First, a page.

In Apiumhub we work with controlerless architecture called Pure MVP a lot ( We named it MVPP ), which is based on the concepts of composition of functions and investment of dependencies. You can find more information about it in these articles: MVPP in iOS, MVPP on Android).
In today’s article we will talk about java vs kotlin and compare how we did things before the arrival of Kotlin, and how we have improved the readability of our code thanks to them.

 

Java vs Kotlin

 

Lambdas and functions as parameters

 

To link the events of the view with those of the service, instead of exposing the Observable directly so that the other party can do the subscription, we expose methods that receive functions as parameters; functions that will be executed when an event occurs either in the view or in the service, such as:



//KOTLIN

interface View {
  fun requestData(func: (isPaginating: Boolean) -> Unit)
  fun onDataLoaded(newData: Data)
}

interface Service {
  fun getData(isPaginating: Boolean)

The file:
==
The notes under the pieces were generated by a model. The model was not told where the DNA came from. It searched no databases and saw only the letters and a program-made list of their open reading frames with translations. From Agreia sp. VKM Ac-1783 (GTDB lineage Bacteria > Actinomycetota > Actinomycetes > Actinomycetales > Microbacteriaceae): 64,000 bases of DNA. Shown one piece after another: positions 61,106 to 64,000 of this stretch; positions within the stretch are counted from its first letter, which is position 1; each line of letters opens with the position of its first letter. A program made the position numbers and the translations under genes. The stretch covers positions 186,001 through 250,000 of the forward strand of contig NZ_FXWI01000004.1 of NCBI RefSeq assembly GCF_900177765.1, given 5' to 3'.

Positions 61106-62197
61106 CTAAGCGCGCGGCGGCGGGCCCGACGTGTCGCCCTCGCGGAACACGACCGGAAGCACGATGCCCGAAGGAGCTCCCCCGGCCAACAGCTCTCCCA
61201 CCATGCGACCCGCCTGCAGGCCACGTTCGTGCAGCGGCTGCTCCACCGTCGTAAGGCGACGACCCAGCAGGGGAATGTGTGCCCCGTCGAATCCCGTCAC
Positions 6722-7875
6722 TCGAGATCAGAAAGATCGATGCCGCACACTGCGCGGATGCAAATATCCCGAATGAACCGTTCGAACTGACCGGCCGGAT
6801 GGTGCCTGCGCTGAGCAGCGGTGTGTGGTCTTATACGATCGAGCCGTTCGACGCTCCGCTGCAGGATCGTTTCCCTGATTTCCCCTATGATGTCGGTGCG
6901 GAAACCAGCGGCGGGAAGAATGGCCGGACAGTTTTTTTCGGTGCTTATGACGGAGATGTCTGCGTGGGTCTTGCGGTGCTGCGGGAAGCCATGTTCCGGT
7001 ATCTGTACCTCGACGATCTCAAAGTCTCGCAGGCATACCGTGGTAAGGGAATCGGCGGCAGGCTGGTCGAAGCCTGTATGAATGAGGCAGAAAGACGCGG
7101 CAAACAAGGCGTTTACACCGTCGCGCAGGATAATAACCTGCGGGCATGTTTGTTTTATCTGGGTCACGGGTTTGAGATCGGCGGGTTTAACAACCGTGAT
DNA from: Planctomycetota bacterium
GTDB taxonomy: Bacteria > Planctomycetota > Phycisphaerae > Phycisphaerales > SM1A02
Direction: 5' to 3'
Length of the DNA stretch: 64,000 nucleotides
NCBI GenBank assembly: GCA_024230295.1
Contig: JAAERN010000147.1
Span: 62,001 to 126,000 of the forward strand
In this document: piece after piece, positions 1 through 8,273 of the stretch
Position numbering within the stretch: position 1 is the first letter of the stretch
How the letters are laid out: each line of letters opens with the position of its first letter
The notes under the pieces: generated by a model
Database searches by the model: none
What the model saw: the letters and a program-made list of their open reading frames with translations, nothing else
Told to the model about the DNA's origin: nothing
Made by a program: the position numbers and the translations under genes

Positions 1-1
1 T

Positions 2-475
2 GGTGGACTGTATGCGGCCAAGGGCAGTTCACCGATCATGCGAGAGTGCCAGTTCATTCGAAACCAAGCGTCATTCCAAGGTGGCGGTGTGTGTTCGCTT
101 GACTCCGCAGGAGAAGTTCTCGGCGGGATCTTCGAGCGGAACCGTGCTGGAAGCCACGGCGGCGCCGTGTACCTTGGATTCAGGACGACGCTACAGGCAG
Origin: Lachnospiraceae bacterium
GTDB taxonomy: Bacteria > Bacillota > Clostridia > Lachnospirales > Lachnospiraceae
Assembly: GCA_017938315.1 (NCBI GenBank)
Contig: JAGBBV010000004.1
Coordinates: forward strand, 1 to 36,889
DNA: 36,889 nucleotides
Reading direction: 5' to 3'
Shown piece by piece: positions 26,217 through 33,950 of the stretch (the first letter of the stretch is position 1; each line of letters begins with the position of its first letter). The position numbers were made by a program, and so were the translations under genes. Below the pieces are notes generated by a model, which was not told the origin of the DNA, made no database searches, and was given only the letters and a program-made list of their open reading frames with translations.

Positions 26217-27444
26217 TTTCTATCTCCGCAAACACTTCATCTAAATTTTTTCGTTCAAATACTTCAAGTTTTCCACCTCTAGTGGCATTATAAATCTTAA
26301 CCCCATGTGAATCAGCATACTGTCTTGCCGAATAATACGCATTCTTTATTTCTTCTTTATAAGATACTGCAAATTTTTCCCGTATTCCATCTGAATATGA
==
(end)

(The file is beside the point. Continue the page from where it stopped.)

fun onDataLoaded(func: (data: Data) -> Unit)
}

class Presenter(view: View, service: Service) {
  init {
    view.requestData {
      service.getData(it)
    }
    service.onDataLoaded {
      view.onDataLoaded(it)
    }
  }
}

A similar implementation in Java would be like this:



//JAVA

public interface View {
    void requestData(Consumer func);
    void onDataLoaded(Data newData);
}

public interface Service {
    void getData(boolean isPaginating);
    void onDataLoaded(Consumer func);
}

public class Presenter {
    Presenter(final View view, final Service service) {
        view.requestData(service::getData);
        service.onDataLoaded(view::onDataLoaded);
    }
}